Dr. Wangûi wa Goro has taught at universities in the UK for several years, and held a number of fellowships, including an honorary fellowship in the United Kingdom (University of London), Other Fellowships held include (University of Kwazulu Natal and Wits) South Africa; and in Germany at the Bayreuth Institute of advanced African studies. She is currently an Independent Scholar. She received research funding from the Dutch Government through IKME/EADI between 2006-2012 on translation and traducture in Information Knowledge Management (IKM) in international development practice (publications forthcoming).
Dr. Wangûi wa Goro also served as an academic in the humanities teaching Comparative Literature and Translation at Middlesex University, and Goldsmith’s College of the University of London. She worked as a Senior Social and Evaluation Research Fellow at the Centre for Social and Evaluation Research (CSER) at London Metropolitan University where she was also a Fellow at the Centre for Human Rights. She has also undertaken research in international development contexts. She has presented hundreds of academic and keynote papers in her career in different parts of the world. Additionally, she is often invited as a commentator on contemporary events in relation to Africa, translation, gender equality and literature and culture, including in the media and organised events.
Wangûi has held elective positions in several academic bodies including the Executive Committee of the Women's Studies Network UK (WSNUK). She also served as a Co-Convenors of the Women's Caucus of the African Studies Association. She has also served on the Executive Council of the African Literature Association where she served as the Deputy Vice President on two occasions and also as an elected member of the Executive. She is the founder member and first President of the Translation Caucus of the African Literature Association (TRACALA), the first of its kind. She is also a long-standing member of the Women’s Caucus of the ALA (WOCALA). She is currently serving as a member of the Executive Committee of the International Association of Translation Studies (IATIS). In terms of service, Wangui has served on advisory committees or boards of numerous organisations, the British Centre for Literary Translation, the Arts Council of UK/England, and PEN amongst others, She has also served as a peer reviewer for leading publishing houses, and for journals, including The Journal of the African Literature Association, JALA, the African Literary Review and was a co-editor Praxis (2018) among others. She has also mentored many writers and served as a literary agent for some, including several award-winning authors. She has also served as a Council member of the Caine Prize for African Writing for which she was a judge in 2007. In 2002, she was one of the Jury members of the Best 100 Books of the 21st Century. She is currently the Chair of the committee for the Pius Adesanmi Award for Excellence of the African Studies of Africa (ASAA).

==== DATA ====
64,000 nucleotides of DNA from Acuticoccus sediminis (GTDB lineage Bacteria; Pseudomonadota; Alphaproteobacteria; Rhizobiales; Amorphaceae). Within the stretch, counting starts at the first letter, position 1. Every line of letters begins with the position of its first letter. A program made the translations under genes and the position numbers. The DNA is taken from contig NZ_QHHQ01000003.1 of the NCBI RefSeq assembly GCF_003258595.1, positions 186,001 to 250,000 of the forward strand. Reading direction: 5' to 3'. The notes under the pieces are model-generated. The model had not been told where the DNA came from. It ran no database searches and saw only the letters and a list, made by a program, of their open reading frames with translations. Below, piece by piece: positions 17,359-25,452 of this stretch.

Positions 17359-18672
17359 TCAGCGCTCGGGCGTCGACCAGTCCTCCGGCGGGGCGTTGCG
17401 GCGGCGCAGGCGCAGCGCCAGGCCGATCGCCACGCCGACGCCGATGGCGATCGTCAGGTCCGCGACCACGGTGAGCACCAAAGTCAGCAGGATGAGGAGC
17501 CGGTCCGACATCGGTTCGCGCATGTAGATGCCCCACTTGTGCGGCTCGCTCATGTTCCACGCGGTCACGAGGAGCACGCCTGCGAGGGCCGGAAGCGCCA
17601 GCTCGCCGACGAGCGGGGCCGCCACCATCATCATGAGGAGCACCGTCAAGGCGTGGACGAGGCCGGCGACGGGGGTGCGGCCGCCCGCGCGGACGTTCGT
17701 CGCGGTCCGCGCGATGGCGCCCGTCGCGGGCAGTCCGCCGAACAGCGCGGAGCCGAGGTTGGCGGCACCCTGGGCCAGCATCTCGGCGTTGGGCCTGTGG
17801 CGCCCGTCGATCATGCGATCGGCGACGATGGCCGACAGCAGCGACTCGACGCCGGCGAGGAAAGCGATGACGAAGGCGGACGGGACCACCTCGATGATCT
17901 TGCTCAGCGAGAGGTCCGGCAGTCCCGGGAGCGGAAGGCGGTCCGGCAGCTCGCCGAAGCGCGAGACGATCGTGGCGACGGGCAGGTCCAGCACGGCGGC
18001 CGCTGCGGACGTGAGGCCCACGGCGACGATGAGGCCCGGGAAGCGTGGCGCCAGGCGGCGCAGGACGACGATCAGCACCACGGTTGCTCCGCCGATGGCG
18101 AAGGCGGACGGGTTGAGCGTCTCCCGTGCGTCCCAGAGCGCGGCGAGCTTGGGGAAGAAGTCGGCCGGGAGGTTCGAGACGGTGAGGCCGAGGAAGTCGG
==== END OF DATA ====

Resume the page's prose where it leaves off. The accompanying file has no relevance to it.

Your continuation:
Wangûi enjoys motherhood, reading, translation, writing and travelling.